The trial of Guillaume Tena in France is highlighting the question of whether it is a good thing to publically announce security flaws. Tena posted proof-of-concept code that revealed vulnerabilities in Viguard, an anti-virus product known only in France, to a French newsgroup in 2001. He later published his research on a website. Tegam, the company that produces Viguard, reacted by initiating a prosecution under French copyright law.
Tegam claimed that Viguard would stop, "100 per cent of known and unknown viruses", however, any student of computer viruses knows that perfect anti-virus software is a mathematical impossibility. Perhaps Tegam should be prosecuted under consumer protection or false advertising laws?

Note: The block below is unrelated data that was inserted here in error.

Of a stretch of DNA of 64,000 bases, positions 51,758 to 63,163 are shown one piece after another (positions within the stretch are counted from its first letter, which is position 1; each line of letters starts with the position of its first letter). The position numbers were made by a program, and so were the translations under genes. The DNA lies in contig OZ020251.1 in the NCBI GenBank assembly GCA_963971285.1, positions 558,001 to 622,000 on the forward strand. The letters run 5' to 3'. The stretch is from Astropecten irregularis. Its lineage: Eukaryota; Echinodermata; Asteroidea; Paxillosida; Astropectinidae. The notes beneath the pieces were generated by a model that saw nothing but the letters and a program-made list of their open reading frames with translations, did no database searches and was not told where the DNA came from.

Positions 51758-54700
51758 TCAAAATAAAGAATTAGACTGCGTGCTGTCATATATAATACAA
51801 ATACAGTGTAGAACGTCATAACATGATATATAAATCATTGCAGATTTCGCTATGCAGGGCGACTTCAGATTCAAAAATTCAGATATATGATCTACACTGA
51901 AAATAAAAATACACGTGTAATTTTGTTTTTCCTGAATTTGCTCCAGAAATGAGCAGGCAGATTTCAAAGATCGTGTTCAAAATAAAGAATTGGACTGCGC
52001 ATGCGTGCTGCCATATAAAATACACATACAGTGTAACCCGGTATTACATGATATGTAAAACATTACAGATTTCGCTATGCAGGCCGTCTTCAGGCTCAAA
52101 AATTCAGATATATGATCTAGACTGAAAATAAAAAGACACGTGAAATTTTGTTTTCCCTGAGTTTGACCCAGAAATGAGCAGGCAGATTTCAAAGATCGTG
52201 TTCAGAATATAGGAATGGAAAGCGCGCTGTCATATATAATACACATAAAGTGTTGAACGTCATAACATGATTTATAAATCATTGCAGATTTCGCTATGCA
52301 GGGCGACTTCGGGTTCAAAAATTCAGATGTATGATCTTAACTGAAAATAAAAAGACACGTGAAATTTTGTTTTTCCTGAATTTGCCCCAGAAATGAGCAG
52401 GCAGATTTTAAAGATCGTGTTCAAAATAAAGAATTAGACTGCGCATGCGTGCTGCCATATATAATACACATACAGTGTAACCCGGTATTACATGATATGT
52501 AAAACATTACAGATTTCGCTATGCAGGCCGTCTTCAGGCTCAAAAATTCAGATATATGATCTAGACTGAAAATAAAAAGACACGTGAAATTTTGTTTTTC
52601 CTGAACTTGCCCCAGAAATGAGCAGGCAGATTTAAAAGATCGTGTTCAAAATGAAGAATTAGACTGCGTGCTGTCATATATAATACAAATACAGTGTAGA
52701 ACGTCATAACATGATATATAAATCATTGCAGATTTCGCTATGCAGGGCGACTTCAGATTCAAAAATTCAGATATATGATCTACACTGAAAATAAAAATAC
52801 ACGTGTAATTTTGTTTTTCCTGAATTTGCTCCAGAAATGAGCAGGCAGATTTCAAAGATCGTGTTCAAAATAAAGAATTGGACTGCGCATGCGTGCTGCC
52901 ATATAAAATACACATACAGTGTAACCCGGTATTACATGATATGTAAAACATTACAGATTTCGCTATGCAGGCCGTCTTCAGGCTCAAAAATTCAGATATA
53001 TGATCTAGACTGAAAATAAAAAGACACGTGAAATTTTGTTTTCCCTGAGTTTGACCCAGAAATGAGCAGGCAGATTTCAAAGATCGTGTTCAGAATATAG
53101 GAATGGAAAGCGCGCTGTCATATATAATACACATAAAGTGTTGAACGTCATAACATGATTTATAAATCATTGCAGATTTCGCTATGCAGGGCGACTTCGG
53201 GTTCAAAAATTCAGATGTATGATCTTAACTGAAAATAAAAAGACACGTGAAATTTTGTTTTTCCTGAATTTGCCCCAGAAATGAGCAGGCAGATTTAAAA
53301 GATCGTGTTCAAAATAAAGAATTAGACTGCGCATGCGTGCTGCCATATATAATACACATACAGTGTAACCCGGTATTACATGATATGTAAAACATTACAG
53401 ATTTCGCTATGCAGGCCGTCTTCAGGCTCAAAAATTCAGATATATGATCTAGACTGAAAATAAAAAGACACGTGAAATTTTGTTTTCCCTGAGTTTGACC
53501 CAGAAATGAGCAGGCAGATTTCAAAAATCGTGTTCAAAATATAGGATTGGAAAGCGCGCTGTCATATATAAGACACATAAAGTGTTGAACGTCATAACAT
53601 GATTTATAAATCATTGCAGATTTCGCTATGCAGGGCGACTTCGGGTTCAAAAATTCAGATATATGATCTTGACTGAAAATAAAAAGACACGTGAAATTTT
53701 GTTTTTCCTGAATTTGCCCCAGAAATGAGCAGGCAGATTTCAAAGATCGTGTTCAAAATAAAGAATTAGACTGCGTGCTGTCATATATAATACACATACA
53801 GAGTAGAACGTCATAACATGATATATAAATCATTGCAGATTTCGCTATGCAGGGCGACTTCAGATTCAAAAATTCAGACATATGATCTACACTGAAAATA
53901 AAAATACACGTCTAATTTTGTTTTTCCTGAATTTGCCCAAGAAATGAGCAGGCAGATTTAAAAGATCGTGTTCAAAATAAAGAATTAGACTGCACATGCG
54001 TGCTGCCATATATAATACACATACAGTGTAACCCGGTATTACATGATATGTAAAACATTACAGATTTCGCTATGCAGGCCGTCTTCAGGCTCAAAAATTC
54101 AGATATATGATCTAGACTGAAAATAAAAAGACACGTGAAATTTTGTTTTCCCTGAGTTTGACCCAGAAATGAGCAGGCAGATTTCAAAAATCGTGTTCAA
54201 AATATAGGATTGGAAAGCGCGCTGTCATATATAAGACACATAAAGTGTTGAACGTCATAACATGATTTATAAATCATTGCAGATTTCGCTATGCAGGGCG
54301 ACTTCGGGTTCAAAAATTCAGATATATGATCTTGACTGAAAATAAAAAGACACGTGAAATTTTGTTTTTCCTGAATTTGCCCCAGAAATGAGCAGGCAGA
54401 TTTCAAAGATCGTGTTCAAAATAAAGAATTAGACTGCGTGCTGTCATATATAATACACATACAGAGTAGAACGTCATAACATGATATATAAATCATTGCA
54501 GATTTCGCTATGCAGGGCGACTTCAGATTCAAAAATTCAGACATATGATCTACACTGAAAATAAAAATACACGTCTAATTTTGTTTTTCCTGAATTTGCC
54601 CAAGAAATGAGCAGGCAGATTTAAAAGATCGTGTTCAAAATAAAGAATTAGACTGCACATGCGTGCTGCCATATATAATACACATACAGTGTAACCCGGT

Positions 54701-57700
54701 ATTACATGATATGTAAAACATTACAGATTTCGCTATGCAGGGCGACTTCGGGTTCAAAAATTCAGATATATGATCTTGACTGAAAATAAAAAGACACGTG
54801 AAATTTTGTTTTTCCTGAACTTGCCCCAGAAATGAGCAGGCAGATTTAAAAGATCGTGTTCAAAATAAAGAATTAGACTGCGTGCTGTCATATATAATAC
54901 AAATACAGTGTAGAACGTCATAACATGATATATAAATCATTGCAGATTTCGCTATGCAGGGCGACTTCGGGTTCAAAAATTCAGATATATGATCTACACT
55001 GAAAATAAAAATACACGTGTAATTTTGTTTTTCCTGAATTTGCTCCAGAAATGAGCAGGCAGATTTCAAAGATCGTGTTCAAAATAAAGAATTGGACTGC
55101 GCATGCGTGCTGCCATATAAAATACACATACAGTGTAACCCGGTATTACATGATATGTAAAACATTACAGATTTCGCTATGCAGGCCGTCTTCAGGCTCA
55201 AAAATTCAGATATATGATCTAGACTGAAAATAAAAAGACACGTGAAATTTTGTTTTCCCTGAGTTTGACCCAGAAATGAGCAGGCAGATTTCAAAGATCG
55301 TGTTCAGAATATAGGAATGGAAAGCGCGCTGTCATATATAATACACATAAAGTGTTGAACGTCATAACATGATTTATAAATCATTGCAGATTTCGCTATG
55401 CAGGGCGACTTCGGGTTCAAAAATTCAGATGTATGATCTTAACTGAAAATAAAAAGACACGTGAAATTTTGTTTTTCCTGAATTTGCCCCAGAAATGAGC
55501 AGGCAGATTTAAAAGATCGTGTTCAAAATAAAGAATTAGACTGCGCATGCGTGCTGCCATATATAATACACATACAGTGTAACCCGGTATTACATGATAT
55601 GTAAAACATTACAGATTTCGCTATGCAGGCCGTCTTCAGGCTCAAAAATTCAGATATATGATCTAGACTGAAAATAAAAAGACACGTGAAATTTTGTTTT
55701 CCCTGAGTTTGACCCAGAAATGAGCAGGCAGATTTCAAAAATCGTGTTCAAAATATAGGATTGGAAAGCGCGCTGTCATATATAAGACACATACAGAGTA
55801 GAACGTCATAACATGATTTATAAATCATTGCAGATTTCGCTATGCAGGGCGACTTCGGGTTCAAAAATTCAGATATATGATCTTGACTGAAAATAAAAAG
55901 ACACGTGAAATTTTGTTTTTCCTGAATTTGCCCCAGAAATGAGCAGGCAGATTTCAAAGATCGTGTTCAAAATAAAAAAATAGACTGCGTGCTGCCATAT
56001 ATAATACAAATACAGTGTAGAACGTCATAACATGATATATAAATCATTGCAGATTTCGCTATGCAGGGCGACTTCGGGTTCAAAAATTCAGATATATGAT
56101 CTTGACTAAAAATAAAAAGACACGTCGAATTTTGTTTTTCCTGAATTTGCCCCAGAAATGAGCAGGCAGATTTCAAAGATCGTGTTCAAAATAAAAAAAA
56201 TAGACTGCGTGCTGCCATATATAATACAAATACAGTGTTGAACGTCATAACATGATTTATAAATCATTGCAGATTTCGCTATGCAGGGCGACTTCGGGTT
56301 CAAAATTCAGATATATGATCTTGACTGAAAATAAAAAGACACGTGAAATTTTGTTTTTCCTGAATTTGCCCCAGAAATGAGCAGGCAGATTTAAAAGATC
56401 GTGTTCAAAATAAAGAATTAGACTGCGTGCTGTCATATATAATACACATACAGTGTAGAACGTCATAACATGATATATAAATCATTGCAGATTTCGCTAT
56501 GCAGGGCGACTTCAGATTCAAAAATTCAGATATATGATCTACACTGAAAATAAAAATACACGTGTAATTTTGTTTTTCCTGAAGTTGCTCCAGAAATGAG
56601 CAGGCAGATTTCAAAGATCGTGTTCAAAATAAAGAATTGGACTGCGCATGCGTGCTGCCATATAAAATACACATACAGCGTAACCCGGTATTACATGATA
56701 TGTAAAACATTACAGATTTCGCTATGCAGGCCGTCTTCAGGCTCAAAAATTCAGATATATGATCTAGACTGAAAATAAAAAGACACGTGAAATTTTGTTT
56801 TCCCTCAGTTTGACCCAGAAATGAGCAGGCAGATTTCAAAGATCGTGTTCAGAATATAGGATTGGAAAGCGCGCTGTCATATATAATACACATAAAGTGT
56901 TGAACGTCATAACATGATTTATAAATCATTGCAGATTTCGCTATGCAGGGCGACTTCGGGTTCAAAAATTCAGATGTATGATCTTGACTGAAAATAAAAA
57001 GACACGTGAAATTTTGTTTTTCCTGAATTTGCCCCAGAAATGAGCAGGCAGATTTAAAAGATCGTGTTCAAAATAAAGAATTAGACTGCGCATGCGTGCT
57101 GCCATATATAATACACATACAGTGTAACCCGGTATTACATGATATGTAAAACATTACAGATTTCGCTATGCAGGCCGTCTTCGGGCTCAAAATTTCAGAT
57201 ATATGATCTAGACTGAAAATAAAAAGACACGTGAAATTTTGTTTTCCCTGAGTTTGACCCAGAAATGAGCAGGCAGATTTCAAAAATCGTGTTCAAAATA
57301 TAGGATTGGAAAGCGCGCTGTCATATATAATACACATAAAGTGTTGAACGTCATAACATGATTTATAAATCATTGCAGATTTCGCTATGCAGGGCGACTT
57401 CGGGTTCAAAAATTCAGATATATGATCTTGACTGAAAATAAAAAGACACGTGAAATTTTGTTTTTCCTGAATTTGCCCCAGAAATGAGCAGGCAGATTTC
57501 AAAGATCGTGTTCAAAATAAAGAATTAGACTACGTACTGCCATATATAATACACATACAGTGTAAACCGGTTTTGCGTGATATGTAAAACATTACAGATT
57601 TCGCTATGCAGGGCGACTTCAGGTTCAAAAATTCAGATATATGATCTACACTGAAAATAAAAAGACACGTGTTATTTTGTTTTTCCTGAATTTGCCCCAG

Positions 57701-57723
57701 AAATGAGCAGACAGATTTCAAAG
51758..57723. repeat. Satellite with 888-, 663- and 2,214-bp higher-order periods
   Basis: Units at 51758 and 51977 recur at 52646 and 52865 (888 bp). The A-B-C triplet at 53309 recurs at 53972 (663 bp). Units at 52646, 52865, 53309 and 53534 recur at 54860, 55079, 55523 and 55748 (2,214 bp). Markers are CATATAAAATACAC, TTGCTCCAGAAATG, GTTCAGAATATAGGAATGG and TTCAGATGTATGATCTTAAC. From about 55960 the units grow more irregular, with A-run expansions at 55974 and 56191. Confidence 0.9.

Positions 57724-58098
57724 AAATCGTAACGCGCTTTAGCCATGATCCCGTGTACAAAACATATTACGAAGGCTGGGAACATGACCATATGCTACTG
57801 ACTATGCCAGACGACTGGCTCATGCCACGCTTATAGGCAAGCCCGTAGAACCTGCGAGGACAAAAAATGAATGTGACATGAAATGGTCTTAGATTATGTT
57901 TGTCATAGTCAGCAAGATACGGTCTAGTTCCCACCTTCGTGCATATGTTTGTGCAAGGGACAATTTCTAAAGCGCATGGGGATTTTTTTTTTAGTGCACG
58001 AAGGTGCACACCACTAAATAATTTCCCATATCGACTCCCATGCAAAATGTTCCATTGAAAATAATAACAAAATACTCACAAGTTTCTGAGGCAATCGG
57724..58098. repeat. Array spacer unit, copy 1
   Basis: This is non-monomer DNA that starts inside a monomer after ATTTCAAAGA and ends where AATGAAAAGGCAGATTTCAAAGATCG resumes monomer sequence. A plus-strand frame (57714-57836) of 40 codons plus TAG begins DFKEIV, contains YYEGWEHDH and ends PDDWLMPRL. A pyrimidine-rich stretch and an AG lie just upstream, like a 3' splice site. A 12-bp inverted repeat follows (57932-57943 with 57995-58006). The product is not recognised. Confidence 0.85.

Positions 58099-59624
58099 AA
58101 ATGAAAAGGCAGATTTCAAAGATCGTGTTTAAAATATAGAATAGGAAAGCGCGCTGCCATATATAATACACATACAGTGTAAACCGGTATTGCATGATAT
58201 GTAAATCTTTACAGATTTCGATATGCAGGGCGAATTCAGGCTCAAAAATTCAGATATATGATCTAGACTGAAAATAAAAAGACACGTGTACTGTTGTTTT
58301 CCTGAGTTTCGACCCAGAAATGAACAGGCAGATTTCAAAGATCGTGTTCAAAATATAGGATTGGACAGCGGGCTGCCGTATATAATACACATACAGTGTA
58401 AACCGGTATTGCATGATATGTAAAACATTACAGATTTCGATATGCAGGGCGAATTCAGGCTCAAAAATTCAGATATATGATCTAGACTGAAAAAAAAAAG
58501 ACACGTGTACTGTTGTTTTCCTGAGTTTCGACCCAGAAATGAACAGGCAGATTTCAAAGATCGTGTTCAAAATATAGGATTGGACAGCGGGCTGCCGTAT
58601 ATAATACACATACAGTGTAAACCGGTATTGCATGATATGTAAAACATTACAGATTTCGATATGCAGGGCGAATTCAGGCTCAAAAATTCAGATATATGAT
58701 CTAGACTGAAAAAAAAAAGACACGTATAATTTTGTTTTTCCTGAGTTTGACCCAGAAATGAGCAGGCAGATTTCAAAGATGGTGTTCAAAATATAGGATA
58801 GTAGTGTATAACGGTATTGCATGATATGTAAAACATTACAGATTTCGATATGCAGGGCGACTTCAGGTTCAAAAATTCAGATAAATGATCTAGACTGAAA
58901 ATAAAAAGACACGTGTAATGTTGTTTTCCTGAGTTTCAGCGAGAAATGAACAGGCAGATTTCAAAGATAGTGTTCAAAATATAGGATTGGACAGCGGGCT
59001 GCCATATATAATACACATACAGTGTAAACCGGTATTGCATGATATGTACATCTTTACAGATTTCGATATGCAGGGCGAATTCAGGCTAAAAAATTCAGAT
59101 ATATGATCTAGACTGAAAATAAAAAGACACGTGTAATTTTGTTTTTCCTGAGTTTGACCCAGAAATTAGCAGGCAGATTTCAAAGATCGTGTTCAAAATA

Tena actually used to be a virus writer and wrote the first e-mail virus ever, Happy99, according to Mikko Hyppönen at F-Secure. "He appears to be a good citizen now, but there might be some animosity still felt against him at anti-virus companies."
Tena said the case could have a big impact on the French computer security community. "This case is not about violating intellectual property, it's about Tegam trying to shut me up. If security research is stifled, companies could produce a flawed product and no-one would know any better."